Rhoswen turned her gaze to Lyssa then. She took in her appearance without any obvious reaction, then rose. Circling the statue, she trailed her fingers in the water to create a wake from her passing. “In the thousand years of your life, you have seen many horrors, both human and vampire. You fought your Territory Wars, established a Vampire Council to achieve a balance between brutality and intellect. It is a long road.”

  “Yes. It has been. But some parts have been too short.” Remembering the day a knight had helped her against vampire hunters, Lyssa knew the blissful night following had been the shortest of her life. But until Jacob had reentered her life, it had been the most memorable.

  “You see me through the eyes of a short period of time, your mortal hours. But there is so much more that has happened. Reasons for how and what we are, that must be.”

  “There is no reason I can fathom for that desert world except an abuse of power and capricious cruelty. Since my father was subjected to it, I assume many others were put there for similarly disproportionate reasons.”

  “We have not sentenced anyone there for several centuries. It was barbaric. From a different time.”

  “Some still survive there. I kill ed quite a few to reach my objective.” Lyssa studied her, pressed her lips together hard. “You know about the survivors.”

  “There are a handful of Fae laws that are unbreakable, woven into the fabric of what and who we are.” Rhoswen frowned. “One is that any judgment handed down from a king, queen or governing Council may not be undone. Ever. It may be approached differently, however.” She gave a humorless smile. “From your exposure to Keldwyn, I’m sure you’ve gained an appreciation for how we twist our way past obstacles. For instance, I can destroy the desert world, but it is a place that has existed long enough to have its own sentience, its own purpose, so I will be snapping strands of Fate if I do that. Therefore, it is not an option, much as I have wished it was. I did rule there would be no more Fae sent there, even those who commit heinous crimes. We execute them instead.”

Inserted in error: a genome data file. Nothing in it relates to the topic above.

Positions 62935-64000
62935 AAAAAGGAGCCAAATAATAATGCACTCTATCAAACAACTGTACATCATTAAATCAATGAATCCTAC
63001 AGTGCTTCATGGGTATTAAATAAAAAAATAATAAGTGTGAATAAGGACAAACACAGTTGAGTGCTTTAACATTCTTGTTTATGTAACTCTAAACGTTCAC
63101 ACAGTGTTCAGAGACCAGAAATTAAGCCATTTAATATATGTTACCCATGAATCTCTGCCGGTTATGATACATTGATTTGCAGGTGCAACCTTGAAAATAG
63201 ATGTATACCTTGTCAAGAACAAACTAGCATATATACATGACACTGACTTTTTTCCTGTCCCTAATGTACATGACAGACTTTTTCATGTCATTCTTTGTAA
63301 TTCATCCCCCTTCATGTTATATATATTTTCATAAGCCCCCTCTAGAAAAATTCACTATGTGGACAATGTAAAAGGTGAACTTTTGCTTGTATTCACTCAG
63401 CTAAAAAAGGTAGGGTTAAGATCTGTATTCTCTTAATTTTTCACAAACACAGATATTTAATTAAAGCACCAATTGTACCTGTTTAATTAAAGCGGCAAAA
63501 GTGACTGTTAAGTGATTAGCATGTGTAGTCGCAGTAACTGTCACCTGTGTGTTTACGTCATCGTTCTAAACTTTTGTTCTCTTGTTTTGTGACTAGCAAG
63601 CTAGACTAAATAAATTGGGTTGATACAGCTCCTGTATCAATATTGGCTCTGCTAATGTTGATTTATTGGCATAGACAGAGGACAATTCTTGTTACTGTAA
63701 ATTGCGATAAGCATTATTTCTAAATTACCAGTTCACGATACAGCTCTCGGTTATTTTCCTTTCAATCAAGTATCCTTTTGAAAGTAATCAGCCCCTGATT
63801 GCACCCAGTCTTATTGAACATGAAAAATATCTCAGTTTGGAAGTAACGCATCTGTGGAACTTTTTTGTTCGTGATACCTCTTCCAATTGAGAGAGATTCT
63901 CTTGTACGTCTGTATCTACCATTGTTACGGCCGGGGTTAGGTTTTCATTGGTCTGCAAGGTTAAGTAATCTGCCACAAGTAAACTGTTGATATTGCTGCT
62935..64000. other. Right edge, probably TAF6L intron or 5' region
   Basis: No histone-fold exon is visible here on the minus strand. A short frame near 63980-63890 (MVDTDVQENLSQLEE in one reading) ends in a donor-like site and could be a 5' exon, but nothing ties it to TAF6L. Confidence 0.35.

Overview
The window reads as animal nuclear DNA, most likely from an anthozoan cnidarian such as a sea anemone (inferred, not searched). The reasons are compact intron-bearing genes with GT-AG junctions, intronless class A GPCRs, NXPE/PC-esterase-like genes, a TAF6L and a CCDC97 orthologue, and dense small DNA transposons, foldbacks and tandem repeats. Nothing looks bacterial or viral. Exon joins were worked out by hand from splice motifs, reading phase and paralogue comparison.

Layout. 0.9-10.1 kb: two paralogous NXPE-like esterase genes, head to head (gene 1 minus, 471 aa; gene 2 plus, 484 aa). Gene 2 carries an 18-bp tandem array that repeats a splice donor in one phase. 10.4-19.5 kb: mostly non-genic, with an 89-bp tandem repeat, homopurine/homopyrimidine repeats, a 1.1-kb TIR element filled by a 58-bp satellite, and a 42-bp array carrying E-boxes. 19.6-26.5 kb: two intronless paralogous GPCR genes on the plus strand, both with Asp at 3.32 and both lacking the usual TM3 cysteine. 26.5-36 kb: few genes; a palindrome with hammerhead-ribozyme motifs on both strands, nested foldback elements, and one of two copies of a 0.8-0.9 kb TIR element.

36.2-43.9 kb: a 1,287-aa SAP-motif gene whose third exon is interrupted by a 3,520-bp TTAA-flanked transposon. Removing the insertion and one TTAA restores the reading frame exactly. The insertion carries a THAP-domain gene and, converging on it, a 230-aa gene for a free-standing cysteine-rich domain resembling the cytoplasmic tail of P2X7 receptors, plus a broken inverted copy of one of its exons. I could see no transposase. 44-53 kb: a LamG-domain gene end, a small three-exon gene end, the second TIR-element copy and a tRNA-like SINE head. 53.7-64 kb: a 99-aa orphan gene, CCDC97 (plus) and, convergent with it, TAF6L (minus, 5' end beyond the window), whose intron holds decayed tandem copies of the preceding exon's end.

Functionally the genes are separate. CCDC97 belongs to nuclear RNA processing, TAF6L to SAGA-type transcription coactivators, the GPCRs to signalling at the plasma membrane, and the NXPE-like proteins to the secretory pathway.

Sitting back down on the fountain’s edge, she fastened vibrant eyes on Lyssa, obviously ready to move away from the topic. “Where is it?”

  “What do you plan to do with it?”

  “Whatever I wish.” When the queen shifted her scrutiny to Jacob, Lyssa shook her head.

  “You think I’d be foolish enough to bring it here?

  Why do you think Keldwyn met us? He has free range between two worlds; he can hide it in either of them.”

  Rhoswen’s face froze in pale anger. “I commanded you to bring it to me. To do otherwise breaks our laws.”

  “I am his daughter,” Lyssa said shortly. “Do you really think I’d just turn his soul over to you, whatever consequences you issue—”

  “You are not his daughter.”

  The queen snarled, the sound echoing through the hall. She hit the water, freezing the roses on tempestuous ripples of ice that popped, reacting to the water’s abrupt transformation.

  As she surged up from the fountain, she advanced on Lyssa with such anger that Lyssa braced herself for attack, well aware that Jacob and Cayden shifted into position to do the same.

  “Tabor invites Reghan’s daughter to the Hunt.” Rhoswen spat the words, her tone bitter, mocking.